• Joe R.

    I’m actually glad to see the large number of cell phone tickets.  While speeding may make a collision worse, talking on a cell phone is often what causes it in the first place.  I’d like to see more focus on aggressive driving, with particular attention paid to manuveurs like jockeying for position around traffic lights, passing on the right, “drag-racing” between traffic lights, etc.  I’m kind of cool to giving speeding tickets though if the motorist is otherwise driving reasonably as it has little safety value.  Stick to aggressive, dangerous driving, distracted driving, drunk driving, or extreme speed violations (>20 mph over the limit).  Those are the things which kill people.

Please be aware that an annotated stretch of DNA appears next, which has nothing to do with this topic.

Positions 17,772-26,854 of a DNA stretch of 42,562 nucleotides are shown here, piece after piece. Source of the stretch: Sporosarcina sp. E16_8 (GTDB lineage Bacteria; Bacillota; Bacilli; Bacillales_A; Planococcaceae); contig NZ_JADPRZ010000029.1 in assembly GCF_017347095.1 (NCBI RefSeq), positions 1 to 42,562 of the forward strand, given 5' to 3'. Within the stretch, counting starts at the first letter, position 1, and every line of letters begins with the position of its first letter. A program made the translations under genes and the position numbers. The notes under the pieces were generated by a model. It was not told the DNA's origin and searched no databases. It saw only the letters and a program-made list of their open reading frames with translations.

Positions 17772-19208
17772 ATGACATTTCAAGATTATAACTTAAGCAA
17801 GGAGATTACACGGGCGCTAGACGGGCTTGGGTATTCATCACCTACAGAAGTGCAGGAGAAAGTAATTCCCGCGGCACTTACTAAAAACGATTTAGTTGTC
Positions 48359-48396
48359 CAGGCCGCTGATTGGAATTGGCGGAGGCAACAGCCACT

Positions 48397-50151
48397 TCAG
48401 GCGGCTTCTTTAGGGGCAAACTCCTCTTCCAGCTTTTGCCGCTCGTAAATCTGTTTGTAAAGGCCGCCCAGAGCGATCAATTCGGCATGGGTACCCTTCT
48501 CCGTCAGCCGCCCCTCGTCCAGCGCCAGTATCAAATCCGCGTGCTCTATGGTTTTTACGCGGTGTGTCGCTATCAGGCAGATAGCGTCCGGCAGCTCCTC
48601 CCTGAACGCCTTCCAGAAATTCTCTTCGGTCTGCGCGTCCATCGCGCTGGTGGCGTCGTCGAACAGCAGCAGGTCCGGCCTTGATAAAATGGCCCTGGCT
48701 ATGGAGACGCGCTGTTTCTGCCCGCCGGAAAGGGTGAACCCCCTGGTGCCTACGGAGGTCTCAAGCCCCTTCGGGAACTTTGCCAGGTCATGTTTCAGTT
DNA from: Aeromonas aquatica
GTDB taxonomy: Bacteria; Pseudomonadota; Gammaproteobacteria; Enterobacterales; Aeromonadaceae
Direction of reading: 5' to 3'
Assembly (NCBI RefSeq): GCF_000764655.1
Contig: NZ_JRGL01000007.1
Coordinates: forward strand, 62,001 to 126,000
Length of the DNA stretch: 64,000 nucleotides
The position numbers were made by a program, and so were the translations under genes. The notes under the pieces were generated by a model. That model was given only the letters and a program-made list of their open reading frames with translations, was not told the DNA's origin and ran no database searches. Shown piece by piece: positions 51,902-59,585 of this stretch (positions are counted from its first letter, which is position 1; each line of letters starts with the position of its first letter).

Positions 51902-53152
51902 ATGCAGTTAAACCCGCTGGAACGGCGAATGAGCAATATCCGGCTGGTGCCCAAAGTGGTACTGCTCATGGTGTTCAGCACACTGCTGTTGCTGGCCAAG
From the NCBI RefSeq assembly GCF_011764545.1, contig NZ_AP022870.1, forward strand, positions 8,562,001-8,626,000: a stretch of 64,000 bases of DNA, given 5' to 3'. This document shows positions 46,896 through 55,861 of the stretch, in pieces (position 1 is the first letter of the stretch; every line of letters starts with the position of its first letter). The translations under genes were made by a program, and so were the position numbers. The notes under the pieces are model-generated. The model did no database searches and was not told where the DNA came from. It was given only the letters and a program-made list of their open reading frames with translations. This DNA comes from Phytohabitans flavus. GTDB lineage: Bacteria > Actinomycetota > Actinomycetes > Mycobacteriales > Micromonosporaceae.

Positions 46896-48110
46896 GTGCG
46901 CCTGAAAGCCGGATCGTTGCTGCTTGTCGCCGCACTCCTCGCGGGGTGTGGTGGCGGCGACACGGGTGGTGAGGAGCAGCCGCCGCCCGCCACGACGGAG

• Andrew

    There’s plenty of speeding in Manhattan.  Not all of Manhattan consists of bridge and tunnel approaches.

    Personally, I’m most disheartened by the small number in the “Not Giving R of W to Pedes.” category – 1% citywide.

  • Cberthet

    Anyone knows under which category running a red light is ?

  • Driver

    How about the 82k seat belt tickets?  An offense that doesn’t put anyone but the driver (or passenger) at risk.  Imagine if those resources were put to enforcing violations that actually put other people at risk.

  • Driver

    Probably “fail to stop on signal”

  • Driver

    The credibility of this data is questionable. Right at the top of the page is says “New York’s Finest”.  If they can lie about this, how can their info even be trusted?

  • Ginger

    Is driving in a bike lane not a moving violation? Or does it fall under Pavement Markings? Also in the 94th precinct issued 3x as many violations were issued for tinted windows than for speeding. The precinct only needs to park on McGuiness a few blocks away from their own building to find more than 100 instances of speeding over the course of 5 days not months.

    The unlicensed operators numbers are also alarming.